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19th January 2022
New York AG outlines pattern of fraud at Trump Org
New York State attorney general Letitia James yesterday accused the Trump Organization of repeatedly misrepresenting the value of its assets to bolster its bottom line, saying in court papers that the company had engaged in “fraudulent or misleading” practices in order to get loans and tax benefits. The filing came in response to former President Donald Trump’s recent effort to block Ms. James from questioning him and two of his adult children under oath as part of a civil investigation of his business. Many of the financial statements to the IRS, lenders and insurers, Ms. James said, were “generally inflated as part of a pattern to suggest that Mr. Trump’s net worth was higher than it otherwise would have appeared.” Ms. James’s inquiry into Mr. Trump and the company is ongoing, and it is unclear whether her lawyers will ultimately file a lawsuit against them. A case could be hard to prove. Property valuations are often subjective, and Mr. Trump’s lawyers are likely to note that his lenders and insurers, sophisticated financial institutions that turned a profit off their relationship with the Trumps, did not rely on the company’s estimates.
IRS readies electronic filing of Form 8038-CP
The IRS has revised its Form 8038-CP to facilitate electronic filing. “The January 2022 revisions simplifies the filing process for issuers when providing certain explanations and supplemental information,” the IRS said in an instructional video introducing the new form. “Additionally, revisions to the form were needed to facilitate electronic filing which is planned for later in 2022.”
BDO reports 15% rise in global revenues
BDO has posted $11.8bn in global revenues for its 2021 financial year, which ended in October - a 14.9% increase when measured in U.S. dollars. Audit and assurance continues to be BDO’s largest service line, accounting for 42% of total revenues. The firm’s tax and advisory practices each contributed 21.5%, and business services and outsourcing added 15% – with the revenue split by practice almost identical to the previous reporting period. EMEA revenue rose 17.4%, ahead of Asia Pacific on 16.9% and the Americas with 12.6%. While the Americas are still the firm’s largest region, contributing 53% of revenues, this means EMEA and Asia Pacific offices are catching up – adding contribute 35% and 12% respectively. 
EY Americas names new vice chair of strategy and transactions
Mitch Berlin has been promoted to EY Americas strategy and transactions vice chair, succeeding Bill Casey, who led the business since 2016. He will oversee a business that numbers more than 8,500 professionals across the U.S., Canada, Mexico, Central and South America, the Caribbean, and Israel. EY’s strategy and transaction practice supports CEOs and business leaders with consulting in capital strategy, M&A, public company spin-offs, IPOs, and securities offerings. 
Homebuilder confidence down for first time in four months
Homebuilder confidence fell one point to 83 in January, according to the National Association of Home Builders (NAHB)/Wells Fargo Housing Market Index, the first reported drop in four months, although it is still well above the 50-mark separating positive sentiment from negative. It was unchanged on an annual basis. A component measuring buyer traffic decreased two points to 69. The component measuring current sales conditions held steady at 90, and the component measuring sales expectations in the next sixth months fell two points to 83. Looking at the three-month moving averages for regional HMI scores, the Northeast fell one point to 73, the Midwest increased one point to 75 and the South and West each posted a one-point rise to 88, respectively. “Higher material costs and lack of availability are adding weeks to typical single-family construction times,” said NAHB Chairman Chuck Fowke. “NAHB analysis indicates the aggregate cost of residential construction materials has increased almost 19% since December 2020.”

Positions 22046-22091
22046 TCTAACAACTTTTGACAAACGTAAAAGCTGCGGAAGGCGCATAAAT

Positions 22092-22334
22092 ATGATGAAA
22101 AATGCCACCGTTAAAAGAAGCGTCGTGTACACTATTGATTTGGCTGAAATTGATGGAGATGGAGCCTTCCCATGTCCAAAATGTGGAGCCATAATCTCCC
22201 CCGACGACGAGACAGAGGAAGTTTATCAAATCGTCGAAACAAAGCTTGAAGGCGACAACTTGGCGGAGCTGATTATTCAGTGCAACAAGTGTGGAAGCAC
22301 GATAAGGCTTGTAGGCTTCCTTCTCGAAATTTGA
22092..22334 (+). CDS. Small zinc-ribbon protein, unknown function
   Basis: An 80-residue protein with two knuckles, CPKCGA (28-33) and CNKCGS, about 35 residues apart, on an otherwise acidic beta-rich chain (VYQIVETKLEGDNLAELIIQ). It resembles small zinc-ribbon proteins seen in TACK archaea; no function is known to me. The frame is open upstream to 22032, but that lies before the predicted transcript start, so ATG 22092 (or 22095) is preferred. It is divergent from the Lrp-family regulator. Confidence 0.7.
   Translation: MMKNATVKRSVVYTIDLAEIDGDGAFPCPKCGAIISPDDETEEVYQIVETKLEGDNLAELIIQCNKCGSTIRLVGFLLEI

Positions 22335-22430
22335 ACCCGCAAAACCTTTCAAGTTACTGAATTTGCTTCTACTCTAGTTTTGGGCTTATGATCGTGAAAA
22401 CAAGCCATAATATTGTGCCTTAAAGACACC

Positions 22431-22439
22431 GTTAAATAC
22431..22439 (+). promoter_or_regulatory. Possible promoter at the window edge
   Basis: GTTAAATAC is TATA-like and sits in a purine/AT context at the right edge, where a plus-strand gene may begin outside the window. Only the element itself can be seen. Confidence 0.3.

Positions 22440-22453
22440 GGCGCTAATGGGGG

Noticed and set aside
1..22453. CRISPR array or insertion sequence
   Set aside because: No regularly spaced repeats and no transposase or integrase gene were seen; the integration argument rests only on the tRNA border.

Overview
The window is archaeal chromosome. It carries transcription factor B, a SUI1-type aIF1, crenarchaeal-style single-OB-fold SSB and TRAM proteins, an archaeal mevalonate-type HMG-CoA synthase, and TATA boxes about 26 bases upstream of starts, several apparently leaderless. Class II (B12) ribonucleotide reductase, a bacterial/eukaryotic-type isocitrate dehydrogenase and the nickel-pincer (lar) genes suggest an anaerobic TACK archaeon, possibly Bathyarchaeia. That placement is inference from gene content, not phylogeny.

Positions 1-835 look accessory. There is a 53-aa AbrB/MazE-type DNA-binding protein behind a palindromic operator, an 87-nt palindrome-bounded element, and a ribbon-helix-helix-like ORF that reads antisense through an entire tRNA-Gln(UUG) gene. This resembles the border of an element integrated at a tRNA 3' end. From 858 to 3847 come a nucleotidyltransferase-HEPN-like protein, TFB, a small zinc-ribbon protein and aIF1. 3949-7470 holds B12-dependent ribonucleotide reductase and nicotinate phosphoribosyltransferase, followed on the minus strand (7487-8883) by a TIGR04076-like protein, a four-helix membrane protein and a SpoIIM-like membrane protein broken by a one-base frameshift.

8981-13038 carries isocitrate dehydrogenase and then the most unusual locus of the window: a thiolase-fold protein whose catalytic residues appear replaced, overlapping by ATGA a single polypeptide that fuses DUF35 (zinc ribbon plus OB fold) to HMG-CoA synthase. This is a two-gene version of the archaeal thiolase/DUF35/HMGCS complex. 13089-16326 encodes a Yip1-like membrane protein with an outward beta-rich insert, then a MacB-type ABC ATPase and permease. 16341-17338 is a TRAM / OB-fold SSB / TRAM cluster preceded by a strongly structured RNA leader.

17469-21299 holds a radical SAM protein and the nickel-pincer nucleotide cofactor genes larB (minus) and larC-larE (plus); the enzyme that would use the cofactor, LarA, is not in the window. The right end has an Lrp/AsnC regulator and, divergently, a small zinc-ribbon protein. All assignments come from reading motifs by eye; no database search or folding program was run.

BlackRock's Larry Fink wants companies to value more than profits
BlackRock CEO Larry Fink has defended so-called ‘stakeholder capitalism’ in his annual letter to CEOs. The head of the world’s largest asset manager rejected suggestions that an investor focus on the interests of wider society rather than profit is “woke,” writing in his missive, entitled The Power of Capitalism, “It is not a social or ideological agenda . . . It is capitalism, driven by mutually beneficial relationships between you and the employees, customers, suppliers and communities your company relies on to prosper.” He urged his fellow CEOs to find a purpose and to take into account issues like climate change as part of stakeholder capitalism. Fink also defended BlackRock's engagement with companies on carbon transition rather than divesting altogether, saying the companies themselves cannot be the "climate police" but instead should work with governments. "Divesting from entire sectors – or simply passing carbon-intensive assets from public markets to private markets – will not get the world to net zero," he said. "And BlackRock does not pursue divestment from oil and gas companies as a policy." Meanwhile, Fink said that companies can no longer expect employees to come to the office five days a week, neglect workers' mental health and keep wages low for those at the lower end of the income scale. "No relationship has been changed more by the pandemic than the one between employers and employees. CEOs face a profoundly different paradigm than we are used to," he wrote in his closely watched annual communication.